For a long time C had a habit of bringing me back a cookbook whenever he had a conference in what might conceivably be called a ‘food’ city.   Usually he would have a fabulous meal at a local restaurant and then, if the restaurant had a cookbook, he would kindly bring one back for me.  Once he returned home, he would inevitably recount his wonderful meal and I would attempt to control my food jealously.  I suppose he thought that giving me cookbooks from these restaurants would alleviate some of this jealously, but in truth it only made it worse.  And when he came home from New Orleans a few years back with a cookbook from Commander’s Palace, I knew I would just have to tag along at his next trip to the city, because it was clear that this restaurant was not to be missed.

Long story short – I did accompany C on his next trip to New Orleans and we had a fabulous meal at Commander’s Palace – it was how we celebrated our move to Nashville.  And once I had experienced that wonderful restaurant – and all the wonderful foods they prepare there – I realized I was ready to fully explore my Commander’s Palace cookbook.   Before I explored too long though, I found a recipe that would go on to become one of my favorite comfort foods – Cauliflower and Brie Soup.

I’ve never been a big cauliflower fan – I always found it sort of bland.  But in this soup,  when it’s combined with onions, celery and garlic, it has a wonderful savory sweetness.  And the addition of brie – well that is pure genius.  Some of the brie melts seamlessly into the soup, some stays in a semi-solid state and then proceeds to melt in your mouth.  The brie is a perfect addition to a soup that is mainly vegetables.

Once you add some heavy cream – or half and half if you’re watching calories – the finished soup is creamy beyond belief.  The fact that it’s also savory and has a hint of sweetness is all part of why this is one of my favorite soups.  There really is nothing better on a cold, rainy autumn day.  And every time I eat it I think of New Orleans and Commander’s Palace  – and mentally plan my next trip.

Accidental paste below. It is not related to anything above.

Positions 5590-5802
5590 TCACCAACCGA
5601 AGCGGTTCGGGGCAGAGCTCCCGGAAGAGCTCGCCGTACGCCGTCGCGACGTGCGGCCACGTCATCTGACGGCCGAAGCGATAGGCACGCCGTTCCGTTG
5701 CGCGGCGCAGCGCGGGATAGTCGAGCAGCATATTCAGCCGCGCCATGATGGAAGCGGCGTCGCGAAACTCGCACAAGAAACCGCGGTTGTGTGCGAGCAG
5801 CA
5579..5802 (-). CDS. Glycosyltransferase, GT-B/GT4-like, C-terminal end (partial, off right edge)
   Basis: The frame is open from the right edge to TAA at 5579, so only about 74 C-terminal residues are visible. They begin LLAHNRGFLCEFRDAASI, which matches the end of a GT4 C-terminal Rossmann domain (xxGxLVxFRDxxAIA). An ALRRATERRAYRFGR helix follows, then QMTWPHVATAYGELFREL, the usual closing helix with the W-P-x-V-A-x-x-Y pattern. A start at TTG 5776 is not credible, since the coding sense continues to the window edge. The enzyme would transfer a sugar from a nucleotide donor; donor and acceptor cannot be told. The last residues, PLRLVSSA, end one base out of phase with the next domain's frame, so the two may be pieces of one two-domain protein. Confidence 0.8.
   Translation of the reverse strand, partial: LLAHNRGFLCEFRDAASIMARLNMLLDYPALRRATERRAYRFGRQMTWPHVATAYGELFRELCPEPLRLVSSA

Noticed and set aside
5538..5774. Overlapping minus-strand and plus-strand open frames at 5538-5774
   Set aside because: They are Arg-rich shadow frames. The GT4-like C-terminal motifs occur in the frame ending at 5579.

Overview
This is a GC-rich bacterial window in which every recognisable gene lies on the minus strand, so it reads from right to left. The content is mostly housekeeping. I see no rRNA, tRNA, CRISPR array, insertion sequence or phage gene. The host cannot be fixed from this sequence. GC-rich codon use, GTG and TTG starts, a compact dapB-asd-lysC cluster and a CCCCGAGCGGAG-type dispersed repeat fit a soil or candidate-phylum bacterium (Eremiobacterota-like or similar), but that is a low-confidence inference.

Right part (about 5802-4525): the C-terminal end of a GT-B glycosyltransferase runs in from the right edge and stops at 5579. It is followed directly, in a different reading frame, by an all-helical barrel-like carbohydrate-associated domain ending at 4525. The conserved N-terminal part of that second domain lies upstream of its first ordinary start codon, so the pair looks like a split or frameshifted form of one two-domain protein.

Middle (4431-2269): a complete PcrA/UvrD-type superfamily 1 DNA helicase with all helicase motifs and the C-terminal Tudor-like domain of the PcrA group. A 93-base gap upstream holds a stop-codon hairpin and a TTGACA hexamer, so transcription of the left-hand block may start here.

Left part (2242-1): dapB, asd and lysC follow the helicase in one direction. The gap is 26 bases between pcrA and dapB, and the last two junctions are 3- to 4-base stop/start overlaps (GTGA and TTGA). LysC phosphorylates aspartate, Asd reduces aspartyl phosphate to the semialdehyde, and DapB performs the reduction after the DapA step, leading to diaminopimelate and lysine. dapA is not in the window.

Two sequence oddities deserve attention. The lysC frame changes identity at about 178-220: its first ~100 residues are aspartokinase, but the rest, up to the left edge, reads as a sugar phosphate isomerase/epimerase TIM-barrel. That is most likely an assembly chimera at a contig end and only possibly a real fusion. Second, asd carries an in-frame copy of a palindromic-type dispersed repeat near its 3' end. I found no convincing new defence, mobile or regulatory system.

Cauliflower and Brie Soup

From Commander’s Kitchen by Ti Adelaide Martin and James Shannon

Ingredients:

2 heads of cauliflower cleaned and trimmed

10 T. butter

2 medium onions, peeled and diced

1 head of garlic, cloves peeled

1 medium bunch of celery, diced

Kosher salt and pepper

1 1/2 quarts chicken stock

2 T.  AP flour

8 ounces Brie Cheese, cut into a medium dice

1/4 c. heavy cream

Directions:

Clean the cauliflower by removing the leaves, coring, and cutting into large florets.

Melt 8 T. of butter in a large soup pot.  Add the onion, garlic and celery, cover and cook over medium heat to “sweat”, stirring occasionally until they are tender, about 5 minutes.  Season with salt and pepper.  Stir in cauliflower, cover and cook for 5 -7 minutes.

Combine the cauliflower and stock and puree with a hand mixer, a blender or food processor.  Melt the remaining 2 T. butter in a small saucepan over medium heat stirring constantly and add the flour.  Cook until the roux smells nutty and is the consistency of wet sand.  Do not brown it.  Whisk into the soup and bring to a simmer.